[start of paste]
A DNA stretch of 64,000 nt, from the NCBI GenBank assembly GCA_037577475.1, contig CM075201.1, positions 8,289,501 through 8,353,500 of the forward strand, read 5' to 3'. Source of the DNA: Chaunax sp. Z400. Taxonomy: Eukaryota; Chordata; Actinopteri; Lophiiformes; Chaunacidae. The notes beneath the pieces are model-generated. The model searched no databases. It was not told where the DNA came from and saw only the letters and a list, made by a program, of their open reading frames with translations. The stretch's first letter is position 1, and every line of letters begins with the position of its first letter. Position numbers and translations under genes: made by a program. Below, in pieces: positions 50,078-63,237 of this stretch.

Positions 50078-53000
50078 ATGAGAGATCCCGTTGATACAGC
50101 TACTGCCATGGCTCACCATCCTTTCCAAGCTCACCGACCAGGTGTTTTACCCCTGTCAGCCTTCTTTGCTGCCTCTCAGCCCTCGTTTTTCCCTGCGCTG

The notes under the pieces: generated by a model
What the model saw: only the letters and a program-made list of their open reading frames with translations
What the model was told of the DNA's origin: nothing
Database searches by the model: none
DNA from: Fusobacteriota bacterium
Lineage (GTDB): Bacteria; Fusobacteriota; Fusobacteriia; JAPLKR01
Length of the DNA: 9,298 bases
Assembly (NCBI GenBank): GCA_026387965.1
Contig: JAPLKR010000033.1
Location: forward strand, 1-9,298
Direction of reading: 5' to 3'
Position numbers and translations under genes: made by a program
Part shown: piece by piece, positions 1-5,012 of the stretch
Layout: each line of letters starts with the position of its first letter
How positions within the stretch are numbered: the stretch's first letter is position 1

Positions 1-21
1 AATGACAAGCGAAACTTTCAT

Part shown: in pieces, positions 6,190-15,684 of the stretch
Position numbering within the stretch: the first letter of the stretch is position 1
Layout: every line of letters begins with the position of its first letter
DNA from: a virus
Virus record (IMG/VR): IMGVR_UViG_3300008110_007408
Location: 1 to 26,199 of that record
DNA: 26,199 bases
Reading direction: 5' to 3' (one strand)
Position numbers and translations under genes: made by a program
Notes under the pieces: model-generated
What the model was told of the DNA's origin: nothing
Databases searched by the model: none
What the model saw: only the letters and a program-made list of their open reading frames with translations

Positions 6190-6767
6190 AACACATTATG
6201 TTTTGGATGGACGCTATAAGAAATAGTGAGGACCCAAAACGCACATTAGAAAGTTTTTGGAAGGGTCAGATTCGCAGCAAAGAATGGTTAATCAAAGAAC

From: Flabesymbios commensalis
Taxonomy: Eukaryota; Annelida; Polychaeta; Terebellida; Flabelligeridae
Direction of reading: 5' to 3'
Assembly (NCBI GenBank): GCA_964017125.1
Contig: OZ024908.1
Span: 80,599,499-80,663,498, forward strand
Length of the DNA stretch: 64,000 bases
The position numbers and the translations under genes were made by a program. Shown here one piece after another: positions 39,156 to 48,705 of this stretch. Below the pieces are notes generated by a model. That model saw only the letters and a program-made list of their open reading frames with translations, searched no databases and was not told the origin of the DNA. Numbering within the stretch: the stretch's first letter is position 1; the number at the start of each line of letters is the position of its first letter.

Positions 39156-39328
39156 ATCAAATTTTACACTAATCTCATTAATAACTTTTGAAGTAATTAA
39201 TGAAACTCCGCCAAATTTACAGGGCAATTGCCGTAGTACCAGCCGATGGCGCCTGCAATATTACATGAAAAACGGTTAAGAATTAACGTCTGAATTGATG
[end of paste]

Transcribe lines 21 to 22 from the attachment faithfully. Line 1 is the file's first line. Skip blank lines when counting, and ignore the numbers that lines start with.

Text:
1 AATGACAAGCGAAACTTTCAT

Part shown: in pieces, positions 6,190-15,684 of the stretch